In 1998, a Cannes jury headed by Martin Scorsese gave the festival’s Grand Jury Prize (traditionally seen as the “runner-up” award to the Palme d’Or) to Roberto Benigni’s Life Is Beautiful, kicking off a worldwide goodwill tour that culminated in three Academy Awards and more than $200 million at the global box office. This year, as Scorsese’s longtime muse, Robert De Niro, presides over the jury, another Italian filmmaker stands in contention with an even more vacuous, grotesquely sentimental Holocaust comedy. And judging by the generally warm reaction this ridiculous film has received in Cannes, whether or not it ends up winning a prize here, this certainly won’t be the last you hear of it.

The movie is Paolo Sorrentino’s This Must Be the Place, and it stars Sean Penn—in lipstick, painted fingernails and a teased black fright wig—as an aging ex-rock star (modeled on The Cure’s Robert Smith) who returns to America following a long period of European exile and, I kid you not, sets out on a cross-country odyssey to track down the Nazi war criminal who tortured his late father at Auschwitz. Across the fruited plains he goes, aided and abetted by a gregarious, Simon Wiesenthal-esque Nazi hunter (Judd Hirsch), making pit stops in Michigan, New Mexico and Utah, where he encounters a predictable panorama of red-state eccentrics and hard-luck cases the likes of which even the Coen brothers wouldn’t stoop to at their worst. Among them are the Nazi’s family members and the inventor of wheeled luggage (the latter played by Harry Dean Stanton in an obvious tip of the hat to Wim Wenders’ Palme d’Or-winning Paris, Texas, though the grating tone of Sorrentino’s film is closer to Wenders’ more recent slice of faux Americana, Don’t Come Knocking). And at every step, the Penn character, like some sort of goth Forrest Gump, manages to brighten up these dreary lives, and learn something about himself in the process.

This Must Be the Place takes its title from the 1983 Talking Heads song, memorably grafted by Oliver Stone over large sections of 1987’s Wall Street. Here, we see it performed in its entirety by Heads frontman David Byrne in a concert sequence inserted into the movie—like a subsequent tete-a-tete between Byrne and Penn—for no conceivable reason, unless it was contractually demanded by Byrne in exchange for his contribution of several wan original songs (co written with Will Oldham) or because Penn and Sorrentino wanted to show us what cool friends they have. As for the Holocaust, it is used as what Alfred Hitchcock famously termed a MacGuffin—a narrative device of no particular importance except to set the story in motion. Indeed, for all that the legacy of the Shoah bears on Sorrentino’s film, Penn might just as soon be searching for a reel of top-secret microfilm, or the enchanted gold of Pirates of the Caribbean. And like Johnny Depp’s metrosexual Captain Morgan routine in that tireless series, Penn has here assembled an extravagant collection of wardrobe malfunctions, physical ticks and vocal inflections that many connoisseurs of capital-A acting will doubtless hail as a great performance.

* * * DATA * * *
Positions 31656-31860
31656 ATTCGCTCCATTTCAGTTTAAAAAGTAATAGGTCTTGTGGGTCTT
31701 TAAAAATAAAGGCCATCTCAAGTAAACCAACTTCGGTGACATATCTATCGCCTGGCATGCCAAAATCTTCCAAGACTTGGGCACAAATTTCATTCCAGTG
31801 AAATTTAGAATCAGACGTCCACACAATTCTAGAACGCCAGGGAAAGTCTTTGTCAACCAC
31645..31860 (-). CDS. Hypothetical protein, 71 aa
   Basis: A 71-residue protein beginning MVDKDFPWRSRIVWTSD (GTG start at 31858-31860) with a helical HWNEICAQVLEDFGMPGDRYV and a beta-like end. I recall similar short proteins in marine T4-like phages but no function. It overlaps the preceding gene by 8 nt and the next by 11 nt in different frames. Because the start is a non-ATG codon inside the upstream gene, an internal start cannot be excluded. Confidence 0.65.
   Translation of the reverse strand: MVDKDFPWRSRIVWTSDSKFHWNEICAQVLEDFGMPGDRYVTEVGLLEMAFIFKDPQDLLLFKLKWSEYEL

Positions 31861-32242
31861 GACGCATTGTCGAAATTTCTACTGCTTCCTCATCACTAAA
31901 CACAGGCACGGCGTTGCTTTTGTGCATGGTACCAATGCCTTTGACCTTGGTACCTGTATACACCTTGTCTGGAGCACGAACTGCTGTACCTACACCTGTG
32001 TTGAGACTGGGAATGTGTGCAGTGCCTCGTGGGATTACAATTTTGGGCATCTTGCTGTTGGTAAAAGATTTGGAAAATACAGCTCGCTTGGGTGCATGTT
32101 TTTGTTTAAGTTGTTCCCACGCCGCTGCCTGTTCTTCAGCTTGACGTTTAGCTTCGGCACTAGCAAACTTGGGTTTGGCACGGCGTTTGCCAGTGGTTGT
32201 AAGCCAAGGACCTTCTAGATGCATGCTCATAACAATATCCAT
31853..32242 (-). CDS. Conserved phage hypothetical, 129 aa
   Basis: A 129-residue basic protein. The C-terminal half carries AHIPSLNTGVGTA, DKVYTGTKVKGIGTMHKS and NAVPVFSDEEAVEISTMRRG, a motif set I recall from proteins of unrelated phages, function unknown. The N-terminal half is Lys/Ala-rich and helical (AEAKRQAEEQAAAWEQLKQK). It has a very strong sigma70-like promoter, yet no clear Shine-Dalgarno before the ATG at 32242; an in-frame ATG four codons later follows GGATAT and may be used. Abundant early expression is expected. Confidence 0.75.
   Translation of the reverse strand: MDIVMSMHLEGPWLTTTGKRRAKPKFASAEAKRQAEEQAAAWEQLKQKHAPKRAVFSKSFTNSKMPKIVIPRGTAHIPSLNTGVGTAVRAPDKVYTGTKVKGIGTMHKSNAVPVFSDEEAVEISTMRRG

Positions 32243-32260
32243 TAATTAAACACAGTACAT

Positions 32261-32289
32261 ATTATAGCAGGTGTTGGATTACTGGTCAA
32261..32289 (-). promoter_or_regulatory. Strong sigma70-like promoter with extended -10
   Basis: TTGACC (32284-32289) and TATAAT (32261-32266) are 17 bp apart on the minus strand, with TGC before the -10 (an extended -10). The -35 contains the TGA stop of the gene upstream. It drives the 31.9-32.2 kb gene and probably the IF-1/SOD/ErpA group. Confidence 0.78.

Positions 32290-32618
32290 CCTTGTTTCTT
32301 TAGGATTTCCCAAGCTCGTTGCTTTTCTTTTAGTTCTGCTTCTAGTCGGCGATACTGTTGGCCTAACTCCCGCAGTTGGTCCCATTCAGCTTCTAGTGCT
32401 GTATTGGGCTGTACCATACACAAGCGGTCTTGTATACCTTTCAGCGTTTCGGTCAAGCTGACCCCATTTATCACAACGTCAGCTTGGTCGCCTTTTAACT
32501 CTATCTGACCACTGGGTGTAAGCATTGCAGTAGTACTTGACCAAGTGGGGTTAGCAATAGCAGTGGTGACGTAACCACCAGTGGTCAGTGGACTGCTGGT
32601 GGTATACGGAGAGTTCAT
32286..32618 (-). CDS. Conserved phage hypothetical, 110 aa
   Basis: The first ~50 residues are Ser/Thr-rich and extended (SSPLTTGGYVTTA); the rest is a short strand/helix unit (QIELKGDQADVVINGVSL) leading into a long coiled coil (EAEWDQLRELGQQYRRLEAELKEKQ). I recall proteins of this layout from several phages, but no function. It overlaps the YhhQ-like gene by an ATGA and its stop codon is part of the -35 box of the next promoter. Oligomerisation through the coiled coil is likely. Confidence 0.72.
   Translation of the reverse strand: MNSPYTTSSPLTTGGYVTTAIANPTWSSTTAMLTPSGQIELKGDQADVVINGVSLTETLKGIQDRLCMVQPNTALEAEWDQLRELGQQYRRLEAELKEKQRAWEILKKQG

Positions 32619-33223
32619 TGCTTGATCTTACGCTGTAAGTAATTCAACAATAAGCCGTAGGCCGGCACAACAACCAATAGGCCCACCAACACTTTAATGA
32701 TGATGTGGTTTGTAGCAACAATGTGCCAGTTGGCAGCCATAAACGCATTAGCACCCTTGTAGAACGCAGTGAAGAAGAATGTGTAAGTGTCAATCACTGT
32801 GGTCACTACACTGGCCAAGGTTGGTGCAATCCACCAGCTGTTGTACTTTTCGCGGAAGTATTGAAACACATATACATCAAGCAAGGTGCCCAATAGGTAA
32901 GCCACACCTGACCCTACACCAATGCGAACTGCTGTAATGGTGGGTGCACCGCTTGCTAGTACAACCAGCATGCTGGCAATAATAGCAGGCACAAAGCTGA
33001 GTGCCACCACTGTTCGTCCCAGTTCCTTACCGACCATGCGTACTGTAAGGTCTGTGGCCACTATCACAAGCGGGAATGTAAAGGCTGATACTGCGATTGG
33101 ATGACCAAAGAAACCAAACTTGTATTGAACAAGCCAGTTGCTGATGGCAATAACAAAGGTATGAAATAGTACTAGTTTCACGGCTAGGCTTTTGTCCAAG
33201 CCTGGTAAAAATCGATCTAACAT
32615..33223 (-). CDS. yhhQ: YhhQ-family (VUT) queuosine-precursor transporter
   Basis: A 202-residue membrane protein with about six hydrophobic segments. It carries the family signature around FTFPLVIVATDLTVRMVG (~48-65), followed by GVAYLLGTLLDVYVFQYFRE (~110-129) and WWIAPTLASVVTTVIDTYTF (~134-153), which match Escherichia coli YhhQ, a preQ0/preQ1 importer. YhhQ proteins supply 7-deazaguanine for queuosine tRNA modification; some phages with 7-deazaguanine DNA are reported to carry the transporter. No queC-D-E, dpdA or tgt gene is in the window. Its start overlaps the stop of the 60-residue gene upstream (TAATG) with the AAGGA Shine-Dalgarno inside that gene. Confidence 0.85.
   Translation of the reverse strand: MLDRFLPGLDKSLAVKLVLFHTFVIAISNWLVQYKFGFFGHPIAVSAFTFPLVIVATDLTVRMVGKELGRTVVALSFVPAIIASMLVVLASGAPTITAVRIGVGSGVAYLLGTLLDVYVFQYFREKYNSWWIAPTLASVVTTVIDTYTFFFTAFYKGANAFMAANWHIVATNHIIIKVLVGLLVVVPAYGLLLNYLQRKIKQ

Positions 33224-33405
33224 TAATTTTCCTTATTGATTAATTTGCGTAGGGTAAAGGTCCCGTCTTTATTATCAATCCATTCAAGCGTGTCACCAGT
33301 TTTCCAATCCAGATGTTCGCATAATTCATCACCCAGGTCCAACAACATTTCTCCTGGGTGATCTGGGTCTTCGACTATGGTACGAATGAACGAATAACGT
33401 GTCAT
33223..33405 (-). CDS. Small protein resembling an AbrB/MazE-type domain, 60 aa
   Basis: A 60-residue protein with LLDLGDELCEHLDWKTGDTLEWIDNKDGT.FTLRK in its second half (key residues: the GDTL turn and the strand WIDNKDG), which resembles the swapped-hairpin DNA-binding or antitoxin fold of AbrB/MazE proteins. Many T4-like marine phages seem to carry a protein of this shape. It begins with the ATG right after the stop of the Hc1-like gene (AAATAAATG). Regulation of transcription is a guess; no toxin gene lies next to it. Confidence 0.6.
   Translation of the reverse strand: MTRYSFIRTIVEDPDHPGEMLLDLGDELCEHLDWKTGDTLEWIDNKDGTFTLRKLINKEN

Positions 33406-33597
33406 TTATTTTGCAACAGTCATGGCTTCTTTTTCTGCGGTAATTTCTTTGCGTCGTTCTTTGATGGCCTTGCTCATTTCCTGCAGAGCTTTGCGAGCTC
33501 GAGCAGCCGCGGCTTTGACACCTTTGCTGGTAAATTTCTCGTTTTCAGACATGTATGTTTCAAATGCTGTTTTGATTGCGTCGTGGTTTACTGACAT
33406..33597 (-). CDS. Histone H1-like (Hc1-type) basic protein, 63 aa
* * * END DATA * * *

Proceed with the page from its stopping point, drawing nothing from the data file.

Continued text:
So it’s no real surprise that, in a festival where the vast majority of films inside and outside of the main competition have focused on humanity at its worst—kidnapping, child abuse, murder—or the very end of the world itself, Sorrentino’s aggressively life-affirming movie has wormed its way into the hearts of a surprising number of usually sensible, discerning critics. And one doubts it’s over yet. Without question, this pablum masquerading as “sophisticated” adult entertainment is one of the canniest movies in Cannes this year.